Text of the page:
Subjects, materials and methods
DPP-IV activity in patients with type 1 diabetes
Serum DPP-IV activity was measured in a consecutive series of 29 outpatients (16 women, 13 men) with type 1 diabetes, aged 34.3±6.1 years, with a duration of diabetes of 15.4±9.9 years, a BMI of 23.2±2.7 kg/m2, HbA1c of 7.5±1.3% and serum C-peptide <0.1 ng/ml. For comparison, a sex-, age- and BMI-matched sample of 29 healthy volunteers was also studied. Subjects in the control group had an age of 35.7±8.2 years and a BMI of 23.3±2.9 kg/m2.
DPP-IV activity in patients with type 2 diabetes: cross-sectional study
Serum DPP-IV activity was measured in a consecutive series of 31 outpatients (20 women, 11 men), aged 67.4±9.1 years, with type 2 diabetes of at least 1-year duration and HbA1c >8.5%. Of the individuals enrolled, seven were treated with insulin, two with metformin, nine with combinations of two or more hypoglycaemic agents, and 12 with combinations of insulin and hypoglycaemic agents; one patient was not receiving any hypoglycaemic treatment. Their mean (±SD) BMI was 28.9±5.5 kg/m2. These patients were compared with age-, sex- and BMI-matched subjects selected from individuals enrolled in a study assessing the prevalence of diabetes by oral glucose tolerance testing in a general population sample in a suburban township of Florence . These control subjects consisted of: (1) 31 newly diagnosed type 2 diabetic subjects (fasting glucose >7 mmol/l and/or 2-h postload glucose >11.1 mmol/l), with HbA1c <7.5%, aged 66.7±8.1 years and with BMI 28.8±2.9 kg/m2, who were not receiving any hypoglycaemic treatment; (2) 31 subjects with IGT (2-h postload glucose >7.7 mmol/l, with fasting glucose ≤7 mmol/l), aged 65.9±7.8 years and with BMI 28.7±2.7 kg/m2; and (3) 62 subjects with NGT and normal fasting glycaemia, aged 66.3±6.1 years and with BMI 28.7±2.8 kg/m2.
For each of the diabetic outpatients enrolled, the first subject in the study database for each category listed (the first two for the NGT group) of the same sex, age (±2 years) and BMI (±1 kg/m2) was enrolled.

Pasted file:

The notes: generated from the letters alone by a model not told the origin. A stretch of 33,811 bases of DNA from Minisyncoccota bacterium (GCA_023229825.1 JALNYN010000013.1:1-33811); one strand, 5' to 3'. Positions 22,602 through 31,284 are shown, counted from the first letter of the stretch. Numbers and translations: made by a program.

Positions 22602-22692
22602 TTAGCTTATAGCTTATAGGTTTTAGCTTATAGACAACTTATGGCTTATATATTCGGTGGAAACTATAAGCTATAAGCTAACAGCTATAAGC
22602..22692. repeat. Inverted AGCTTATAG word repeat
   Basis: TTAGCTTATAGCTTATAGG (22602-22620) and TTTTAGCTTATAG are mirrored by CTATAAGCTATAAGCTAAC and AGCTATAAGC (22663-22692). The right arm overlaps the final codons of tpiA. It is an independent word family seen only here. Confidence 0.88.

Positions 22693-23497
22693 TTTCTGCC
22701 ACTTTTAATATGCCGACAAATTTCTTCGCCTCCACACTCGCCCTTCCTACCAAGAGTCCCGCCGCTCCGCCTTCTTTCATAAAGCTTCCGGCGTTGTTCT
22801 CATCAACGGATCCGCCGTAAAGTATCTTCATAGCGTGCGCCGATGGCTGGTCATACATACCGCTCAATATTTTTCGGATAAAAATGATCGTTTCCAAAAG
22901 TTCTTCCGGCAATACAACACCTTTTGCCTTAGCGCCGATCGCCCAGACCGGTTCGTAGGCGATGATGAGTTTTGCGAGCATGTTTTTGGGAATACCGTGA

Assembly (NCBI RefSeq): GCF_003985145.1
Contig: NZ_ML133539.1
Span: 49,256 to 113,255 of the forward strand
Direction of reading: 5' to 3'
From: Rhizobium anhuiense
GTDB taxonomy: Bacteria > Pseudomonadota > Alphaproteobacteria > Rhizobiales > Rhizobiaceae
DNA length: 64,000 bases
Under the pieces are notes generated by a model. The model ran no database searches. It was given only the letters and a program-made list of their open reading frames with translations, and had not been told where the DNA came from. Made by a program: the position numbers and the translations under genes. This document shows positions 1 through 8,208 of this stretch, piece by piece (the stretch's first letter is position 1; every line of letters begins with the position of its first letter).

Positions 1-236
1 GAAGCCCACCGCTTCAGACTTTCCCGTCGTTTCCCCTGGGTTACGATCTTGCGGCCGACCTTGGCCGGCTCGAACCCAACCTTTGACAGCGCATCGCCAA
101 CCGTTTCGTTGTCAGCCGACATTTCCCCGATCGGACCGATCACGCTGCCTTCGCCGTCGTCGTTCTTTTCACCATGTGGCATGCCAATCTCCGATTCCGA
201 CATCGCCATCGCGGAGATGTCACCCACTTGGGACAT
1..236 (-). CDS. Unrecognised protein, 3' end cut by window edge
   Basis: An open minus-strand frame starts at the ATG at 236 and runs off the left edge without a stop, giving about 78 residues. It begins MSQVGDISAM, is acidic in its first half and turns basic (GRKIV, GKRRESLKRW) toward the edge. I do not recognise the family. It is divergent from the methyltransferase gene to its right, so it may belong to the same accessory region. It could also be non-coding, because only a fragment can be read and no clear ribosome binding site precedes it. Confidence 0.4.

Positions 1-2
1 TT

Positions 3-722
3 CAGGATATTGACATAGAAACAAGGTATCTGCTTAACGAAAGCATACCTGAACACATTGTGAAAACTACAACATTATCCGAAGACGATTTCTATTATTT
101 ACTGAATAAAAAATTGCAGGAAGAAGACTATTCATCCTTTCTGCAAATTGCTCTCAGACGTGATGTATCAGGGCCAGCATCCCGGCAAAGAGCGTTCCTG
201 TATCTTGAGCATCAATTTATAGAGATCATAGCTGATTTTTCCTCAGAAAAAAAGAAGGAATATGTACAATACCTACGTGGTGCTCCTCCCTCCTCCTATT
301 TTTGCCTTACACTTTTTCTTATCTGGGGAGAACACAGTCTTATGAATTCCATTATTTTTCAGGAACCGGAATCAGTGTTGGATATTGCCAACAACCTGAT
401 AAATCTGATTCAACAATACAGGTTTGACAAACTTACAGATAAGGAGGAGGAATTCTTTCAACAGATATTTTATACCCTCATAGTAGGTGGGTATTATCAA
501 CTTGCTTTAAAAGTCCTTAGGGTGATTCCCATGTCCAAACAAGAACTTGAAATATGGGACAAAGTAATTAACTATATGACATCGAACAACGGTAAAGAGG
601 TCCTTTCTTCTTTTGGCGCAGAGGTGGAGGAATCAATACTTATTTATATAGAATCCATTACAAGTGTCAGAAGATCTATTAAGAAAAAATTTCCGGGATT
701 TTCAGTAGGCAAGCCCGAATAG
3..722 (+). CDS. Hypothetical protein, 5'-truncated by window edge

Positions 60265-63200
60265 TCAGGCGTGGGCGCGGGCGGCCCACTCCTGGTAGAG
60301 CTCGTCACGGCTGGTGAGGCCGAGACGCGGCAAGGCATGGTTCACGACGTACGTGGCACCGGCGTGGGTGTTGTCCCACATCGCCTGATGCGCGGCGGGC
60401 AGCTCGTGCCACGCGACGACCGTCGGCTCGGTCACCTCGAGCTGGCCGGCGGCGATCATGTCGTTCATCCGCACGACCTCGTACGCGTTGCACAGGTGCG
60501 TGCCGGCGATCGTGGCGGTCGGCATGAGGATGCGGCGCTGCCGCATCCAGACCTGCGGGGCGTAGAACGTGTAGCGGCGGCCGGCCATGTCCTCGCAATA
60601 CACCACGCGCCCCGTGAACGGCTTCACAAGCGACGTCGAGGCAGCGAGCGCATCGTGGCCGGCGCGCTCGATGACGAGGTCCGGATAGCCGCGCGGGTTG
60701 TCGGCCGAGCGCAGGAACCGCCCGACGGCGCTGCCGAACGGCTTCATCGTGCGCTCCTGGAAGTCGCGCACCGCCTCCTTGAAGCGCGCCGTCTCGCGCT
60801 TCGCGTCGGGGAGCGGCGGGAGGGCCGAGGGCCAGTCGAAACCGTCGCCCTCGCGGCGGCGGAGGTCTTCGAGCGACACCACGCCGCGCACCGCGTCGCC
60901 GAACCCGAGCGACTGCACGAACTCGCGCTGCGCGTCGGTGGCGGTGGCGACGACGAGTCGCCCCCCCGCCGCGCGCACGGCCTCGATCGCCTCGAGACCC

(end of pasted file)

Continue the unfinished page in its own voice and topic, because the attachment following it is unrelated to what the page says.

DPP-IV activity in patients with type 2 diabetes: longitudinal study
Variations in circulating DPP-IV activity over a period of 90±15 days were assessed in a further sample of 66 type 2 diabetic outpatients (36 women, 30 men) with normal liver function tests, aged 61.8±13.7 years, with duration of diabetes 11.8±9.2 years, BMI 29.0±5.9 kg/m2 and HbA1c 7.6±1.3%. Among these patients, those who underwent any variation in dose or type of hypoglycaemic drug prescribed during the 3-month follow-up were excluded from the study, so that all the patients enrolled maintained the same pharmacological treatment for the duration of observation.
All the subjects enrolled provided their informed consent. The investigation was carried out in accordance with the Declaration of Helsinki, as revised in 2000.
Blood samples were drawn in the morning, after overnight fasting. In diabetic patients, HbA1c was determined using an HPLC method (Menarini Diagnostics, Florence, Italy), with an upper limit of reference range for healthy subjects of 5.8%.
DPP-IV activity was measured with a colorimetric assay. Gly-Pro-4 p-nitroanilide, a chromogenic substrate of DPP-IV, is hydrolysed into the dipeptide Gly-Pro and the product 4-nitroaniline, the rate of appearance of which can be measured spectrophotometrically [17, 18]. To evaluate within- and between-run precision of the DPP-IV assay, the activities of serum samples with low (15 U/l), middle (30 U/l) and high (70 U/l) activity were assessed ten times in 5 days. The coefficients of variation were 2.6, 3.4 and 2.3%, respectively for within-run precision and 1.5, 4.8 and 4.7%, respectively for between-run precision .
In order to exclude interference of glucose with the assay, DPP-IV (Linco, St Charles, MO, USA) 100 U/l was incubated at 37°C in HEPES buffer without glucose, and with glucose 5.5 or 22 mmol/l, and activity was measured after 4 h, 24 h and 7 days. Measured activity with glucose 5.5 and 22 mmol/l, when compared with that without glucose, was 103±3 and 101±3%, respectively after 4 h, 106±1 and 105±3% after 24 h and 104±4 and 102±4% after 7 days (all not significant, ANOVA).
Because DPP-IV had a normal distribution, Student’s unpaired t-test was used for comparisons between pairs of groups, ANOVA with the Bonferroni post hoc test for comparisons among more than two groups, and Pearson’s methods for the assessment of correlations. Stepwise multiple linear regression was used for multivariate analysis. Significance was assumed at p<0.05.
Circulating DPP-IV activity in type 1 diabetic patients